© 2008 Razorfish™, Inc. All rights reserved. Razorfish is a registered trademark. Fighting Social Influence Marketing™ Myths
Fighting Social Influence Marketing™ Myths
Shiv Singh, October 2008For something as discussed as Social Influence Marketing, there are a surprising number of myths that still inhibit its adoption. Here some of the more common ones are debunked.
1. Social Influence Marketing is about targeting Generation Y
. Some people equatesocial media with Facebook. They also equate Facebook with a college audience. Bothassumptions are false. There is a lot more to social media than Facebook, or MySpacefor that matter. And Social Influence Marketing is not just about targeting Generation Yon the social media platforms.The largest demographic blogging in the country is the 25-34 demographic (36%),closely followed by the 34-44 one (24%). The 35-49 demographic is the largest onLinkedIn, with its 12 million visitors. In fact, LinkedIn increasingly competes with the WallStreet Journal for ad dollars online. For its own part, the Journal and Businessweek have just launched online communities catering to a much older and more affluentdemographics. Finally, some of the most successful online communities are ones thatcater to niche, older audiences whether they be Patientlikeme.com, Flixtser, A SmallWorld or Café Mom.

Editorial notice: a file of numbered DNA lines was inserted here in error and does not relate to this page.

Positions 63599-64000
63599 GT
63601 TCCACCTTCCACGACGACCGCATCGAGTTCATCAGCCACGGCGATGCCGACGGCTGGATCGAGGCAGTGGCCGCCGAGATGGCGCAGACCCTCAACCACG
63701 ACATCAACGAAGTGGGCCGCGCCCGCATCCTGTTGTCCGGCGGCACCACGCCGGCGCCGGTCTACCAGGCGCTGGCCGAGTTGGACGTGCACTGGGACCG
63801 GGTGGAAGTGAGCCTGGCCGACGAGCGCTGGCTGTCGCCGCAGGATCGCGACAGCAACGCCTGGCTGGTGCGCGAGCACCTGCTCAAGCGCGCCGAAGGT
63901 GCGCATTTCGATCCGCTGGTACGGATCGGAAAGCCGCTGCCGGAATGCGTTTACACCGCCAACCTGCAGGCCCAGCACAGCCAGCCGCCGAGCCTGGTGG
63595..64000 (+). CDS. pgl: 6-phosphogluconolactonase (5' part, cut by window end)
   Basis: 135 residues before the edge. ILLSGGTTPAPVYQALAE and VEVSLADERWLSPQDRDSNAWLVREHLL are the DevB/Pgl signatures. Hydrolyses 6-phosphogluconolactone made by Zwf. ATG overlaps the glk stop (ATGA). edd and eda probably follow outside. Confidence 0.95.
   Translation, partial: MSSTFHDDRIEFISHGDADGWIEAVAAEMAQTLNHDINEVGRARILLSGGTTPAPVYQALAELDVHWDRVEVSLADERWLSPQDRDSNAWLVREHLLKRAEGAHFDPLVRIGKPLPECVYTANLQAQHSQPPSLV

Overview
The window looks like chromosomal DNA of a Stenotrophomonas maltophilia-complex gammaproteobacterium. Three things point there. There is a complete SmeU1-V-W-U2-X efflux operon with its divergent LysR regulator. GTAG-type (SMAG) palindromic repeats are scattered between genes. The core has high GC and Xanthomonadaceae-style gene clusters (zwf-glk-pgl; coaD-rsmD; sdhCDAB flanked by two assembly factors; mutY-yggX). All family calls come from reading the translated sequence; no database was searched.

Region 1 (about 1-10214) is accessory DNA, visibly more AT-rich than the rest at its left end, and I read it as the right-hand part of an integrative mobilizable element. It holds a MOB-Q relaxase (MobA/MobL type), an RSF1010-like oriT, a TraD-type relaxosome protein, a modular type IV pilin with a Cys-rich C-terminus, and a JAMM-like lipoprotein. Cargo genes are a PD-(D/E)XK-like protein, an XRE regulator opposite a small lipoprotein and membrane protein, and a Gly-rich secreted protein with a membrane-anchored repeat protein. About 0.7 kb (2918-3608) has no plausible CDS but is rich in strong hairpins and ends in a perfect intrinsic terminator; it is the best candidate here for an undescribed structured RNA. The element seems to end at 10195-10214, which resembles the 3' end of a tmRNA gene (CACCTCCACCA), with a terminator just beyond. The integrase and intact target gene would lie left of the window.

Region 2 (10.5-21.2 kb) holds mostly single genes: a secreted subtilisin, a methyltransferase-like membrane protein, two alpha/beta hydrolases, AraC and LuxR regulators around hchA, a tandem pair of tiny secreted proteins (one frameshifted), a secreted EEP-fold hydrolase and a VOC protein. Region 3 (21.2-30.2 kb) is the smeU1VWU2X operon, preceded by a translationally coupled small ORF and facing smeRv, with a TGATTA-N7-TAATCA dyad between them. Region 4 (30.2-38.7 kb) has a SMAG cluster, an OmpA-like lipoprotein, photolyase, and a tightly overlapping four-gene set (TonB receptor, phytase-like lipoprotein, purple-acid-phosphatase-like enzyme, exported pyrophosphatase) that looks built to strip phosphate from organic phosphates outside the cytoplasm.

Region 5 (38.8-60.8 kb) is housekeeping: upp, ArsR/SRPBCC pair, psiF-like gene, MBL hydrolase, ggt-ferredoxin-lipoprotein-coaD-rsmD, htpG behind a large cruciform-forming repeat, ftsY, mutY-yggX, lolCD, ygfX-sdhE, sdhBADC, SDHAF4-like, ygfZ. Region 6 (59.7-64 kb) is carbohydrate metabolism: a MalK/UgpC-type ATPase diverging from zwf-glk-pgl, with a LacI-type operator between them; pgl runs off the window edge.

2. Social is about marketing and advertising only
. With every new digital phenomenon,the digital industry is quick to identify monetization opportunities. Whether these arepublishers, advertisers, agencies, social platforms or technology vendors, the companiesthat push the phenomenon usually push specific business models most strongly and thatoften translates to how can a brand markets or advertises on social platforms. That’s nota bad thing, but it does sometimes serve as a distraction.Social media matters because it’s a fundamental shift in how people use the Internet andhow they interact with each other online. It is about how the Internet has evolved into acommunication medium between strong ties in a network of people versus just weak or anonymous ones. It is increasingly about people who have strong relationships witheach other in the offline world and are using the social platforms to deepen those veryrelationships.For a marketer this means that social must be used to understand brand sentiment,listen to customer needs, co-produce products, recruit talent and collaborate withpartners. These social influence elements matter as much as the more obviousmarketing and advertising pieces.
3. Social Influence Marketing fits into a marketing silo
. Many organizations approachSocial Influence Marketing as a tactic that needs to be addressed quickly. They get